Symptoms and Complications
With lupus, symptoms may flare up every once in a while and then go away for a period of time. This symptom-free period is called remission.
Lupus may be mild or severe, and may result in a range of symptoms, such as:
- joint pain, swelling, and redness that comes and goes (the fingers and wrists are commonly affected)
- rashes, especially across the nose and cheeks, known as a "butterfly rash"
- weight loss
- chest pains due to inflammation of the coverings of the heart and lungs (serositis)
- coughing and breathing problems
- sensitivity to sunlight, which can sometimes occur even with the use of sunblock
- unexplained fatigue
- Raynaud's phenomenon (fingers or toes turn blue on exposure to cold, then white, then red and warm as the blood flow returns to normal)
- hair loss
- disordered thinking or confusion
- labile emotions (unsteady and uncontrolled emotions or mood changes)
Complications of lupus may involve inflammation that can affect other areas of the body (such as the kidneys, central nervous system, and heart). If complications occur, they usually appear during the first few years after the initial diagnosis.
Kidney inflammation as a result of lupus is usually without symptoms at first, and unfortunately many people may not even notice it until the problem is advanced. Once it progresses, there may be other signs such as bloating, ankle swelling, and abnormal blood and urine tests. Ultimately, kidney failure may develop.
It is very important that people with lupus be monitored closely for signs of early kidney disease, such as protein and other abnormalities in the urine.
Lupus also commonly accelerates and worsens atherosclerosis (hardening of the arteries), so your doctor may also monitor for risk factors like high blood pressure, cholesterol, and diabetes. Your doctor may also advise you to not smoke. Treatment for atherosclerosis is very important.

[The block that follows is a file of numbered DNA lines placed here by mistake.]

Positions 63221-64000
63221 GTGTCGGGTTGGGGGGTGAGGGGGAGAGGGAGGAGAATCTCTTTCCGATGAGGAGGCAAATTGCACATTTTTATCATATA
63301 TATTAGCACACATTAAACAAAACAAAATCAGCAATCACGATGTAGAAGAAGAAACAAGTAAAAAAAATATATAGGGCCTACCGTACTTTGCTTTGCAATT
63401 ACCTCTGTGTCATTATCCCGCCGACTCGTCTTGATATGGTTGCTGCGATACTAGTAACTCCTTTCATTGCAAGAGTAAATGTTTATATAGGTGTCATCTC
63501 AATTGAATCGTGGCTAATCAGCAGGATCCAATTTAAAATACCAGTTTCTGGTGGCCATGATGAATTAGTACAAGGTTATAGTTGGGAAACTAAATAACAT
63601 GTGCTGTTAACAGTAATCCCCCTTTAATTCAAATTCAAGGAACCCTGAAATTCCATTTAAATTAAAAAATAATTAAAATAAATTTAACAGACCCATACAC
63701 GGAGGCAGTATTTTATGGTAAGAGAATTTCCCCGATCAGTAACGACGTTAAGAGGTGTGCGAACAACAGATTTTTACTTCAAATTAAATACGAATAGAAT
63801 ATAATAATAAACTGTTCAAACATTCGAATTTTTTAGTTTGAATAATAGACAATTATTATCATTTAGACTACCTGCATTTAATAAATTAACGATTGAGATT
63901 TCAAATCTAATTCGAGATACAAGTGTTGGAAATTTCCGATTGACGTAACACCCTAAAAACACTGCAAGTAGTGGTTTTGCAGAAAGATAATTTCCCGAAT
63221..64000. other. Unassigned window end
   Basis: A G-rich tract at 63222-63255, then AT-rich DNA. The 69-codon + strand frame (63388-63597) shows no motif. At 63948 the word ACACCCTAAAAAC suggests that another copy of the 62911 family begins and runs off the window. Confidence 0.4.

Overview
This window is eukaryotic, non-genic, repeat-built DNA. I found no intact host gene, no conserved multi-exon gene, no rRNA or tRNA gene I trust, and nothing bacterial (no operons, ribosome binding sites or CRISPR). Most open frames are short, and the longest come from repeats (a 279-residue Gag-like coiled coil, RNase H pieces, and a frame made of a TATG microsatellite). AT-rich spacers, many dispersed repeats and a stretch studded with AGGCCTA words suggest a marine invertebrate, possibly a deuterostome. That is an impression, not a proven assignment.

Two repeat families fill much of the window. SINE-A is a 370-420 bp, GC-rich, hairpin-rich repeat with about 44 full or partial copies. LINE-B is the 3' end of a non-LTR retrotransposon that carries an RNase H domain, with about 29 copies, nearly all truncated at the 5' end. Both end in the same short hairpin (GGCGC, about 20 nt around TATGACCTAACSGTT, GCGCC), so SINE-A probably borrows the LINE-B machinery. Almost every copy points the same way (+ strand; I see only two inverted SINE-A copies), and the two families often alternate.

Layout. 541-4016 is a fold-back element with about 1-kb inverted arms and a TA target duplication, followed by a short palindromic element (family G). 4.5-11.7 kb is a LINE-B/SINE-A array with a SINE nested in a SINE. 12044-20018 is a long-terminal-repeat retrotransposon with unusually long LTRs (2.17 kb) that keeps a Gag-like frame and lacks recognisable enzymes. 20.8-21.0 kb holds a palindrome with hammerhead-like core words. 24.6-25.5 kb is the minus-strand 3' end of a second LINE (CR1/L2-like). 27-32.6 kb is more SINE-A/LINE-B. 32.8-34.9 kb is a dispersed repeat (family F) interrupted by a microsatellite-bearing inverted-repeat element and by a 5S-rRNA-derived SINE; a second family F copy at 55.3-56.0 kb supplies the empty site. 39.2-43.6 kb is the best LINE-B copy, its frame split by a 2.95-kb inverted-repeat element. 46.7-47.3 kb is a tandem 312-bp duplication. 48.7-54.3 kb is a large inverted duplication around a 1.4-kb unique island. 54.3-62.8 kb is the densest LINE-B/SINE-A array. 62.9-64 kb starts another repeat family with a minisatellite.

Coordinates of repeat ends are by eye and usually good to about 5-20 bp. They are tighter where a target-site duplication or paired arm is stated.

Making the Diagnosis
An antinuclear antibody (ANA) test is the most important test for lupus, as almost all people with lupus will have elevated blood levels of antinuclear antibodies. But a diagnosis will not be based on ANA results alone, because many people have positive ANA tests without lupus, and it can also occur in other autoimmune diseases. A person with a positive ANA test but who does not have clinical signs or other lab abnormalities has about a 5% chance of developing full-blown lupus over a lifetime.
Your medical history and a physical examination done by your doctor will play an important role in making the diagnosis. Other laboratory studies such as tests of kidney function, as well as joint X-rays and MRI (magnetic resonance imaging) scans, will help determine the extent of the disease.
People may need heart tests and an electroencephalogram (test to measure electrical activity of the brain) to detect neurolupus (lupus that affects the brain).
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Treatment and Prevention
The use of medication to treat lupus depends on the severity of the disease. In some cases, medication may not even be necessary.
Commonly prescribed medications include:
- painkillers such as nonsteroidal anti-inflammatory drugs (NSAIDs) - some of these medications are available over-the-counter, but check with your doctor or pharmacist before starting one